LEXINGTON, Ky. (July 1, 2020) — For the first time in its 42-year history, the Kentucky Women Writers Conference will take place online to ensure the health of its participants and presenters amid the COVID-19 pandemic. The conference will go forward as scheduled Sept. 17-20 with headliner and celebrated poet Evie Shockley. All readings, discussions and workshops will be presented virtually. Several prominent Black writers will be featured as part of the event. 

“Our organization has a long and proud history of lifting up the voices of Black women, from our first conference in 1979 with Maya Angelou, Alice Walker and Toni Cade Bambara, to the establishment of The Sonia Sanchez Series in

6/30/2020

By Adrian Ho and Richard LeComte

LEXINGTON, Ky. (June 30, 2020) — Six College of Arts & Sciences faculty members received Alternative Book Grants from the University of Kentucky Libraries.

These faculty members plan to replace

6/24/2020

By Julie Wrinn

By choosing to attend the University of Kentucky, 600 miles away from her childhood home in Manchester, Iowa, Sydney Litterer was testing herself. She had an interest in working abroad, and she figured that if she could handle going to college so far from home, she might be comfortable living overseas.

“It was a bit of a test run,” she said. “I started looking out of state almost exclusively, and the international focus was a really big factor for me.”

Thanks to the UK College of Engineering’s outstanding opportunities for study abroad — unusual in that field due to the constraints of the engineering curriculum — Litterer chose UK. She was thrilled two have two different study abroad experiences: in Karlsruhe, Germany, where she first took Calculus 3 with a group of other UK students; and later at the Karlsruhe Institute of Technology as an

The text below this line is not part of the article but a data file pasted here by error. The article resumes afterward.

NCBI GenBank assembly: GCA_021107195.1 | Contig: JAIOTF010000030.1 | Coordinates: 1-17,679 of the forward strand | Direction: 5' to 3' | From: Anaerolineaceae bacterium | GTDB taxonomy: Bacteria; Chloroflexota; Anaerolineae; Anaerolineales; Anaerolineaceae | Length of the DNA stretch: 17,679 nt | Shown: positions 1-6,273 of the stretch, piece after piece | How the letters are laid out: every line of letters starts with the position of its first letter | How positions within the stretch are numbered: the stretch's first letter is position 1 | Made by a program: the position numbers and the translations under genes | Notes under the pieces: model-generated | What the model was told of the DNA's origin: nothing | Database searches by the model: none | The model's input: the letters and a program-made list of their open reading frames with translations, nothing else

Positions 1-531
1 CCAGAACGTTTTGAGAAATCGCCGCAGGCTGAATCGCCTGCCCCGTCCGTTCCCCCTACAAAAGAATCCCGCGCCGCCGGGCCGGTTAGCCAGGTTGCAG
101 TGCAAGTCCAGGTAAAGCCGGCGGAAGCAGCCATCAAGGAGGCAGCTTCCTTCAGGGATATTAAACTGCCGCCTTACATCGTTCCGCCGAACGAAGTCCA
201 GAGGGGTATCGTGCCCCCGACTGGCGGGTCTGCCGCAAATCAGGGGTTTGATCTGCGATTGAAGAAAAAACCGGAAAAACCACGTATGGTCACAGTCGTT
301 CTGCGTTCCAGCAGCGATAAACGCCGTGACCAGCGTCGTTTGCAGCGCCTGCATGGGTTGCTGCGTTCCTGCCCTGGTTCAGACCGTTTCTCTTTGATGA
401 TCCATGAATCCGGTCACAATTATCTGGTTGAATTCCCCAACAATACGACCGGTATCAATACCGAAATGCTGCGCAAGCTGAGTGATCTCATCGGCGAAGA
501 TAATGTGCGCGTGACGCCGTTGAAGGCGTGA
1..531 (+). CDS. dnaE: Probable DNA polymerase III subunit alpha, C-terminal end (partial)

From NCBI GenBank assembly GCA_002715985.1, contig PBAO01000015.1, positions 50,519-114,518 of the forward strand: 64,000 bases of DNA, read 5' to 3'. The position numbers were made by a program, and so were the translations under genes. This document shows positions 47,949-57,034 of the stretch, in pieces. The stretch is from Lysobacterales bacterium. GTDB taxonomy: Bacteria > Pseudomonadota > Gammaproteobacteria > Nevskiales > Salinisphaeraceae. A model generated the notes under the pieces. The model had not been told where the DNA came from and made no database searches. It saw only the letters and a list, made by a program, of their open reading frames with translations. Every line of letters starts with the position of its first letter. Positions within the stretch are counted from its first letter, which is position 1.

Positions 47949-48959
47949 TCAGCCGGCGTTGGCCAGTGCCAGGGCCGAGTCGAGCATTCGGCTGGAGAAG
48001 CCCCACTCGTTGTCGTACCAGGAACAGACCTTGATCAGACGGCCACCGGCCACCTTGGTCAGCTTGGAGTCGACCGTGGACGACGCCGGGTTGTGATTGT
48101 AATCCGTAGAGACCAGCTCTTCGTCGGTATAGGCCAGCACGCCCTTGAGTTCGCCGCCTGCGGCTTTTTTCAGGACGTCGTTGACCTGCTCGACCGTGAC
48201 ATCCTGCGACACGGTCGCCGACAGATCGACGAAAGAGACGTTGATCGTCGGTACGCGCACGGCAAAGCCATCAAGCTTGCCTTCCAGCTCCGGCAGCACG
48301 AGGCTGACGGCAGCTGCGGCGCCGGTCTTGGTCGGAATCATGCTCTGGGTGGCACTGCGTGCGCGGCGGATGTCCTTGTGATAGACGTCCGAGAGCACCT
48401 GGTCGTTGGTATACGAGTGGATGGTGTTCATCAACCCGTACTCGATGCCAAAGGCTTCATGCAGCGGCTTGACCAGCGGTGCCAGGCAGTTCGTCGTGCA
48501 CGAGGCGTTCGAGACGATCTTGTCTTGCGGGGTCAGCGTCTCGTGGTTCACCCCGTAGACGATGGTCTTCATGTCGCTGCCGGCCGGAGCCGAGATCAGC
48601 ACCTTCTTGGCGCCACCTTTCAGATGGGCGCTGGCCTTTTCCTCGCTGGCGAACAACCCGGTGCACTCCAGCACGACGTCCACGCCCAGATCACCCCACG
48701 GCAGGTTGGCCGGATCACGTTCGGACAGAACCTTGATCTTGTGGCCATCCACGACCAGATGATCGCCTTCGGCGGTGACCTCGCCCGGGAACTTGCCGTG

6/22/2020

 

  By Whitney Hale
 

LEXINGTON, Ky. (June 19, 2020) — While many find working from home during a global pandemic difficult, others find the change of environment and schedule spurs their creativity. The University of Kentucky Gaines Center for the Humanities is exploring the impact of this time on creatives as part of a new video series, “Over Yonder: Conversations with Artists and Scholars on Social Distancing.”

“Over Yonder,” which launched on the Gaines Center’s new YouTube channel, features the center’s director, Melynda Price, interviewing Kentucky artists, musicians and scholars on their quarantine experience. As part of the series, Price explores how her

6/22/2020

By Addison Cave

LEXINGTON, KY. (June 22) -- Sheila Jelen, interim director of the program in Jewish Studies and associate professor of Hebrew and Jewish Studies in the Department of Modern and Classical Languages, Literatures and Cultures in the College of Arts & Sciences at University of Kentucky, was recently awarded the Zantker Charitable Foundation Professorship in History.

Jelen has published a variety of monographs and edited volumes including, most recently, Salvage Poetics: Post-Holocaust American Jewish Folk Ethnographies (2020) and Reconstructing the Old Country: American Jewry in the Post-Holocaust Decades (2017). Her work has appeared in such journals as Prooftexts, The Jewish Quarterly Review, The AJS Review, Religion and Literature, Comparative Literature Studies and Hebrew Studies.

6/22/2020

By Madison Dyment

LEXINGTON Ky (June 22) – Carrie Oser, professor of sociology, will serve as the new Di Silvestro Professor in the College of Arts & Sciences at the University of Kentucky. UK’s Board of Trustees approved the appointment in June.